According to the Nizkor Project a person can substitute a claim intended to create a sense of pity for evidence found in an argument (Nizkor). This fallacy is known as an Appeal to Pity. The arguer appeals to an audiences feelings in a sympathetic way. This appeal is also known as “argumentum ad misericordiam, the sob story, or the Galileo argument.” (Logically Fallacious) An Appeal to Pity attempts to sway someone using emotions versus using actual evidence. This argument is based on a mistaken belief; because when we are in our emotional state our responses to certain situations are not necessarily the best guide to the truth.
In Tony McAdam’s criticism of The Great Gatsby, Ethics in Gatsby, he points out the corruption of characters morals due to society’s influence and the impact that has on decision making. Society’s unhealthy division between class influences character’s decisions because society changes character’s morals. Tony McAdams argues that The Great Gatsby is an expression of America’s moral direction. He argues America chooses to be
He argues of a ‘reactionary narrative’ when it comes to social change, that is conservative in nature and opposes change. This can well be applied to changes proposed to organisations. There are three theses; the perversity thesis, which believes that any purposeful attempt to improve the organisation will only further worsen the condition sought to be changed; the futility thesis, that holds that any attempt at change is futile and will simply fail, and; the jeopardy thesis, that supposes that proposed changes jeopardises the “status-quo” and the benefits the existing system has. This chapter seeks to analyse two issues- one, whether the defence acquisition organisation in the army needs changes; two, does the army need an acquisition cadre or corps, specialist officers dedicated to acquisition appointments who would ultimately bring professionalism to acquisition.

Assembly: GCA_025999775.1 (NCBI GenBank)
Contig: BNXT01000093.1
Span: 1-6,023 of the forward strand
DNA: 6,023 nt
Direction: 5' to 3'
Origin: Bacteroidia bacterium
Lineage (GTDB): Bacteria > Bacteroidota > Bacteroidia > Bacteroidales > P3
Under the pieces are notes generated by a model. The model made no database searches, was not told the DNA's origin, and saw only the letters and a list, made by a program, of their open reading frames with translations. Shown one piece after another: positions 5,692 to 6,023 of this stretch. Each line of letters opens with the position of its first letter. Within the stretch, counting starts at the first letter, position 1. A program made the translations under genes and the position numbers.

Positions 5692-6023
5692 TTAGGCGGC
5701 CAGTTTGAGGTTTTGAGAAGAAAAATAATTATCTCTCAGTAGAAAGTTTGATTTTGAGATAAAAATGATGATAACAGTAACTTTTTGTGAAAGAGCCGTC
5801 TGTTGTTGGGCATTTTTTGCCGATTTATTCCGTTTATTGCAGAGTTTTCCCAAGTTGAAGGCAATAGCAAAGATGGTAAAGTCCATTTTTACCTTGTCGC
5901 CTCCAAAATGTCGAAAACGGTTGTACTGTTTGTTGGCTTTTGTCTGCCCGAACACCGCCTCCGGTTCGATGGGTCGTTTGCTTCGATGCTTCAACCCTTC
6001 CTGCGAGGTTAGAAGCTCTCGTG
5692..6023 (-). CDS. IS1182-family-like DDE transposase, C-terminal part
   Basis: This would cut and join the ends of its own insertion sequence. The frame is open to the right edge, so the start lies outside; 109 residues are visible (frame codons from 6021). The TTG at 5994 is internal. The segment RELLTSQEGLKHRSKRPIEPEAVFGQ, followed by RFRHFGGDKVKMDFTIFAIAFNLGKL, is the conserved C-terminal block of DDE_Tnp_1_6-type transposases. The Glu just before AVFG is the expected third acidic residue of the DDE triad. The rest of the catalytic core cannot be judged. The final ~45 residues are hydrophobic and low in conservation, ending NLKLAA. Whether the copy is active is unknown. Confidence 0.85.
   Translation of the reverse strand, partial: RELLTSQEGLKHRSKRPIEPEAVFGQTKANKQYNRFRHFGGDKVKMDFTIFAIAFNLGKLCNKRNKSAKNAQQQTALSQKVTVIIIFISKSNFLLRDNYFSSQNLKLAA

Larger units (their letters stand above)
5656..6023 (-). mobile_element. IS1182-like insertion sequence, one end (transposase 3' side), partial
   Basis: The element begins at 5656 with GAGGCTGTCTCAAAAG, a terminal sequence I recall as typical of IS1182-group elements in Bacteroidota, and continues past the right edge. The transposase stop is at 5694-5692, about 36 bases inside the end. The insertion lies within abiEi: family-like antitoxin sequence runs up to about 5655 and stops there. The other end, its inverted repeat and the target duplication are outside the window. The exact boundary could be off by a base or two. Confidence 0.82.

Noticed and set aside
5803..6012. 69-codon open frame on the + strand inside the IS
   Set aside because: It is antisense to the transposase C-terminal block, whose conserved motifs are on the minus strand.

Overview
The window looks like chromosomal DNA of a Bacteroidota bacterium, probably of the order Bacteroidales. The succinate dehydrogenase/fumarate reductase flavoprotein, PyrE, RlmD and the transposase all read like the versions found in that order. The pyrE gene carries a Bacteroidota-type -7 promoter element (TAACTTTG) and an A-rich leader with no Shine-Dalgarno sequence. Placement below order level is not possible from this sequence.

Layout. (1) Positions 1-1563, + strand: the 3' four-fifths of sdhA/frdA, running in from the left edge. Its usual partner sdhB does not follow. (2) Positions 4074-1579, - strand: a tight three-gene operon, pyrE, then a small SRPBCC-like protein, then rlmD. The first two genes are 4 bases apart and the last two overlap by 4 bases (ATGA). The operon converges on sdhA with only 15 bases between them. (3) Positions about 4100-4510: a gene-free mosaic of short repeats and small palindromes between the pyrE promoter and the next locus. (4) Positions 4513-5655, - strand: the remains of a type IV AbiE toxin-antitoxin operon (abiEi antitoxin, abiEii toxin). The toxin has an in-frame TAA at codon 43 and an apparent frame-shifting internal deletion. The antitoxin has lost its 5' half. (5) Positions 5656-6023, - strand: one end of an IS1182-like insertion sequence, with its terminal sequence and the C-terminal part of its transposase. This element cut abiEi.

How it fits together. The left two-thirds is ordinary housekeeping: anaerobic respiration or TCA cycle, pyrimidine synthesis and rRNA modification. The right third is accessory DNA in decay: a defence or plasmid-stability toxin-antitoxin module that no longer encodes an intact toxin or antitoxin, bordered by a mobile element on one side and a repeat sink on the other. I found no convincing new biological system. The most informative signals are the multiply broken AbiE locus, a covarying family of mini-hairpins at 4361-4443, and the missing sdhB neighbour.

In his article, Professor Sanford Levinson critically examines the Constitution and states that it is a flawed document that should be revised. In order to agree or disagree with his point of view, we should put ourselves in the place of those who are judged and criticized by the author. Therefore, reading this article, I tried to imagine what I would do if I were offered to endorse the Constitution. Would I have signed this document? Are the flaws that Professor Levinson talks about so serious that the articles of the Constitution should be revised?
Existentialism, broadly speaking, it is a philosophy that posits itself against metaphysics. It claims to shift the focus of philosophical enquiry from the abstract to the concrete – that is, from an unchanging essence to the concrete, contingent human arena. This has been seen as the red herring of existentialism – if it speaks against an essence or an unchanging principle and focuses on concrete particulars, how can it be consolidated into a branch of philosophy? Existence is that which is; and essence is what it is. Philosophy has hitherto been the mediating point to explain the what.
Moreover, Foss explains critics seek to elucidate what the symbol teach society. The role of theory is employed differently in rhetorical criticism than in the other methodologies. The general use of theory is to explain the questions of why, or why a particular event or phenomena occurs (Sutton & Staw, 1995). Theory in rhetorical criticism is the particular lens the critic uses to evaluate and craft an argument. This effects how a rhetorical critic uses evidence to support their argument.